Keeping Energy’s Golden Goose from Becoming a Golden Noose: Part One
Buck McVeigh has a bumper sticker that he uses in the presentations he makes as administrator of Wyoming’s Economic Analysis Division. The bumper sticker says, “Please, God, give us one more energy boom. We promise not to screw it up this time.”After 28 years working for the state, McVeigh has seen plenty of booms and busts. But he’s still not sure if he and his fellow Wyomingites get it.
One thing is certain. Their addiction to the wealth provided by the natural gas and other fuel sources buried in their soil is complete. Five sources of energy-related revenue now provide 66 cents of every dollar Wyoming receives. A Permanent Mineral Trust now totals $5 billion, but grows each year by law. The interest earned on that burgeoning block of money goes into the state’s general fund.
Money from gas, oil and coal has provided hundreds of millions of dollars to build or improve schools in the past few years. It has provided high school graduates with passing grades and decent ACT scores scholarships worth $1,600 to $3,200 a year to the University of Wyoming or one of the state’s eight community colleges. It is going to build business parks and other things that will hopefully diversify Wyoming’s economy.
Wyoming rolled the dice long ago. But the gamble remains for other Rocky Mountain states, who face similar decisions about how much environmental quality they want to risk for the buried rewards of oil, natural gas and coal. Colorado must decide, among other things, about drilling on the Roan Plateau and raising its severance tax on fossil fuels.
Lately, the state is on a hot streak that its cash-strapped neighbors cannot afford to ignore. In 1997, Wyoming ranked 31st nationally in per capita personal income. Colorado ranked ninth. By 2006, Wyoming ranked sixth in the country in per capita personal income. Colorado ranked eighth. It was the first time in at least 17 years that Wyoming’s per capita income had surpassed Colorado’s.
The reason why is as clear as the oil and gas severance tax receipts Don Likwartz reads from a list in his office at the Wyoming Oil and Gas Commission. In 1997-1998, Wyoming collected $264 million in oil and gas severance taxes. By 2005-2006, the number had pumped up to $1.374 billion.
McVeigh sums up the blessing and curse of those numbers bluntly.
“We’re very much exposed to disaster if there is a downturn in the energy sector,” he said.
At the same time, Wyoming enjoys some remarkable benefits. It levies no state income tax on its people. There is no corporate income tax either, McVeigh said. Most of the tax money coming into the state comes from out-of-state energy companies. Meanwhile, Wyoming produces more new jobs a year than it can fill with its existing population.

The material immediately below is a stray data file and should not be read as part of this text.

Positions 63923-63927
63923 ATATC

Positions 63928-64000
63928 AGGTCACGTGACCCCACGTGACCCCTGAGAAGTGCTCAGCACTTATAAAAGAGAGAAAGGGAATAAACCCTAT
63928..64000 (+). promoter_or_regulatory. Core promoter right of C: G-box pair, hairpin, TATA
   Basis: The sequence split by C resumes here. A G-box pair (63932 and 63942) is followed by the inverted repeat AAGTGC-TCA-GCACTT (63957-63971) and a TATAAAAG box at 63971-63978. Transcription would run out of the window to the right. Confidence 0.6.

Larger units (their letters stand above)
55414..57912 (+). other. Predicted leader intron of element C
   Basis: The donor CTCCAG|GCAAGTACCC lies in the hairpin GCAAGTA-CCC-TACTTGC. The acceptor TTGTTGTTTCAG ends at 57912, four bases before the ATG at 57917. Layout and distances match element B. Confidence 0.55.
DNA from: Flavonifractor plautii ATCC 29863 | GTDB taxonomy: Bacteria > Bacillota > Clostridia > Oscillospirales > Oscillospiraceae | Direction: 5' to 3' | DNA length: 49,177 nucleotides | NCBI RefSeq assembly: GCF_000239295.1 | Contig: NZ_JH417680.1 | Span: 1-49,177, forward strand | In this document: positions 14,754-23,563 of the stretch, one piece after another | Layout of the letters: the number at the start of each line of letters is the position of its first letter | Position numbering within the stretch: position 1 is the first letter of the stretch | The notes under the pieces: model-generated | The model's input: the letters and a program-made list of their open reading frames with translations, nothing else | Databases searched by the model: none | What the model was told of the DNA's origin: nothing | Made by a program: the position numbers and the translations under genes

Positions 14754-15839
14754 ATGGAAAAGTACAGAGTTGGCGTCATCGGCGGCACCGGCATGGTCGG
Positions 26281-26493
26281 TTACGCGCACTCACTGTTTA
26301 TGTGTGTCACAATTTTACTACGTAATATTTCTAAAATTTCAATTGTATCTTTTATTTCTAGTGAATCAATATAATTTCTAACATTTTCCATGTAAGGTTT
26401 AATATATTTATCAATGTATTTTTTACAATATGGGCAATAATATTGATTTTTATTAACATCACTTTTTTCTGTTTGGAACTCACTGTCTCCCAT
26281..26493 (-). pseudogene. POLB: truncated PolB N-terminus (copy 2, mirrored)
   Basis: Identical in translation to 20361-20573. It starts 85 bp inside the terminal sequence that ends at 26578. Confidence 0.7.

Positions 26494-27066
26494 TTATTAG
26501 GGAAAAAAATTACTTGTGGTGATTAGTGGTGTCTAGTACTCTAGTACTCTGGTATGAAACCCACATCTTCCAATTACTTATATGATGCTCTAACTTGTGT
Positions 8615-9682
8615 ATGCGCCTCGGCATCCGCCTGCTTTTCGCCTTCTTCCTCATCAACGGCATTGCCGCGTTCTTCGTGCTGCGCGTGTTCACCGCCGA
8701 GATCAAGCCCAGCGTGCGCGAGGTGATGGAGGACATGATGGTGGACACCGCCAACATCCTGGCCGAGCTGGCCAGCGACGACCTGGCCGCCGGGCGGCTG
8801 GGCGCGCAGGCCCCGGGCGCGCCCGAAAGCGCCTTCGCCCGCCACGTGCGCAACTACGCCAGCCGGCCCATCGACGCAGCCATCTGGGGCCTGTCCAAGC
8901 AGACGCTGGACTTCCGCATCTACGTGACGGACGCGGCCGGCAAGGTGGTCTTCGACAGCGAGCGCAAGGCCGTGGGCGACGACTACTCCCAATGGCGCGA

“You can make 50 to 60 grand driving a water truck in the gas fields with or without a high school diploma, if you can pass a drug test,” McVeigh said.
Once again, this blessing is mixed.
“These jobs are drawing people away from high school and college,” McVeigh said. “And they’re drawing from the retail sector.”
Wyoming ranks dead last nationally in economic diversification, and its concentration of jobs in the energy sector has intensified in the past several years.
This is not good news in a place that has in the past seen its energy-driven revenue stream dry up from 90 percent to 40 percent in a few years.
The spend-it-while-you-got-it mentality ignores the need for other kinds of sustaining industries. The most important recent turn in Wyoming may not be the March 2006 government approval that allowed one major natural gas site to go from 800 to 2,500 wells. The most important economic news may be the location of a new supercomputer on the road between Laramie and Cheyenne.
That, said McVeigh, is the path to economic stability.
Planning and discipline are key. These days, McVeigh worries that his state is spending without regard to the rainy days it has seen in past energy cycles.
“Elected officials think this one is different,” McVeigh said.
It is to the extent that it is demand-driven.
It is not to the extent that the supply of natural gas, oil and coal is finite. This is the truth that Wyoming and every other state must ultimately face when they build an economy extracting fossil fuels.
As those deposits disappear, so does your financial future.
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